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Touchstone Energy ads honor America's heroes

In response to the overwhelming outpouring of concern from the electric co-ops across the country, Touchstone Energy ran this "Salute to America's heroes" print ads in Time, U.S. News and World Report and Newsweek magazines in October. The ads appeared in honor of the rescue efforts that took place in the aftermath of the terrorist attack.

A television commercial were also produced. The ad projects teamwork, solidarity and patriotism qualities the Touchstone Energy co-op employees and all Americans are expressing in the aftermath.

Log on to our Web site at and view the new pop-up window designed to encourage donations to a number of national charitable organizations. It demonstrates our commitment to community in the largest sense.


Thank you from a firefighter

Carlos Guerrero, the firefighter represented in the ad said. "I am the professional firefighter that Touchstone Energy selected to represent my fellow brothers and sisters in your generous public display of gratitude to our profession. I feel honored to represent the fire service, humbled for being chosen and saddened by the events that inspired you to place that heartfelt message. The tragic events of September 11, 2001, have made a tremendous impact on the entire world. I am proud of how America has responded to our New York Fire Department brothers in their time of need. We have witnessed an incredible resurgence in patriotism and a sense of community involvement all in an effort to help the victims. I am proud to be an American and proud to be associated with Touchstone Energy."

There are American heroes all around us. We just don't always recognize or appreciate them. Now is the time to recognize those heroes around you.

Say thank you, and maybe a little pray too.

How about an Illinois book for Christmas


Are you looking for that perfect Christmas gift? Why not a book by an Illinois author? Southern Illinois University Press recently issued a new catalog of books by southern Illinois authors called Egyptian Bookcase. It features a variety of books on southern Illinois and the region.

Twenty-seven new and recent titles include an updated edition of A Knight of Another Sort, Gary DeNeal's best-selling biography of local legend Charlie Birger; John A. Logan: Stalwart Republican from Illinois), the sequal to the popular biography, Blackjack; Tell Us a Story, Shirley Motley Portwood's account of growing up in several African American communities in southern Illinois; Escape Betwixt Two Suns, a true tale of the Underground Railroad in Randolph County; and several new Civil War histories made available again in our Shawnee Classics regional reprint series. You will also find old favorites like Land Between the Rivers, The Outlaws of Cave-in-Rock, and Robert Allen Imhoffs A Nickel's Worth of Skim Milk and A Penny's Worth of Minced Ham.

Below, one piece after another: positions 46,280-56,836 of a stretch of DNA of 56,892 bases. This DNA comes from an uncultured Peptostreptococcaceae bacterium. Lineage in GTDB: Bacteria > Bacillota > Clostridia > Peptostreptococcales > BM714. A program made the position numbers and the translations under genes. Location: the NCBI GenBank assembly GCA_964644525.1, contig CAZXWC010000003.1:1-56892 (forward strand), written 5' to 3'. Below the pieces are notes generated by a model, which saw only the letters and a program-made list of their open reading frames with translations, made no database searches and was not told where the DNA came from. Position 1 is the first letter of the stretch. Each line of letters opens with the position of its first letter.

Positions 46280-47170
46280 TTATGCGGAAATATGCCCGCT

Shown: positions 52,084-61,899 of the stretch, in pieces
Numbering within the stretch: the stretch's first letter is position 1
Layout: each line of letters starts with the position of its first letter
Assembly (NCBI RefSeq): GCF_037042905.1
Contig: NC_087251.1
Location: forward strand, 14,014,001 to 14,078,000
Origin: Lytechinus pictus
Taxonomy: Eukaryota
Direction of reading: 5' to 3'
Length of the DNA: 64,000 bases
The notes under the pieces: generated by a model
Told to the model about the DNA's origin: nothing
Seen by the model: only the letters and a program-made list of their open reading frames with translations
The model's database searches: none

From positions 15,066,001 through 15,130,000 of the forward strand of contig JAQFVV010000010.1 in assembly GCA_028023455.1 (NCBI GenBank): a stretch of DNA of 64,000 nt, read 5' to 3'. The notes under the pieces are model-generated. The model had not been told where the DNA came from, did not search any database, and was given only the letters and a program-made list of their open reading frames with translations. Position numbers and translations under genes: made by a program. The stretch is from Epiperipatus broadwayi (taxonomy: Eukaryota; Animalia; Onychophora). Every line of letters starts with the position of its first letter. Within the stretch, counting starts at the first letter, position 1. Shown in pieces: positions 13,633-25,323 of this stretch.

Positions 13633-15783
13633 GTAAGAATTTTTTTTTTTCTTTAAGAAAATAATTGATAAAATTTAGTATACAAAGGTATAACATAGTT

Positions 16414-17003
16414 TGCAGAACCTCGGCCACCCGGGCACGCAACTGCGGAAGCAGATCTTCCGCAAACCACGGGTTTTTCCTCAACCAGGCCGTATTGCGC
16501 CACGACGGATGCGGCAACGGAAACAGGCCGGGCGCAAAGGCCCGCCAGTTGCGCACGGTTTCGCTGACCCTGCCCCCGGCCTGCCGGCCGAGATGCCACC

You can find more information about these and other titles by visiting our website at or by calling 800-346-2680.


Flying the flag with pride


Fly the American flag correctly by following these instructions from the Flag Code and the American Legion.

The flag should not be displayed on days when the weather is inclement, except when an all weather (nylon or other non-absorbent material) flag is displayed. However, most all flags are made of all weather materials.

The Flag Code states it is the universal custom to display the flag only from sunrise to sunset on buildings and on stationary flagstaffs in the open. However, when a patriotic effect is desired, the flag may be displayed twenty-four hours a day if properly illuminated during the hours of darkness.

If not on a staff the flag should be displayed vertically, whether indoors or out, and suspended so that its folds fall free as though the flag were staffed. The stripes may be displayed either horizontally or vertically against a wall, the union should be uppermost and to the flag's own right; that is, to the observer's left. When displayed in a window of a home or a place of business, the flag should be displayed in the same way; that is, with the union or blue field to the left of the observer in the street.

The flag can be washed or dry-cleaned. There are no provisions of the Flag Code that prohibit such care. The decision to wash or dry-clean would be dependent on the material. Flag Code section 176b states that the flag should not touch anything beneath it such as the ground. This is stated to indicate that care should be exercised in the handling of the flag, to protect it from becoming soiled or damaged. You ARE NOT required to destroy the flag when this happens. As long as the flag remains suitable for display, even if washing or dry-cleaning is required, you may continue to display the flag.

The flag and/or blue field is displayed to the left of the observer, which is the flag's "own right. "The "right" as the position of honor developed from the time when the "right hand" was the "weapon hand" or "point of danger." The right hand, raised without a weapon, was a sign of peace. The right hand, to any observer, is the observer's left.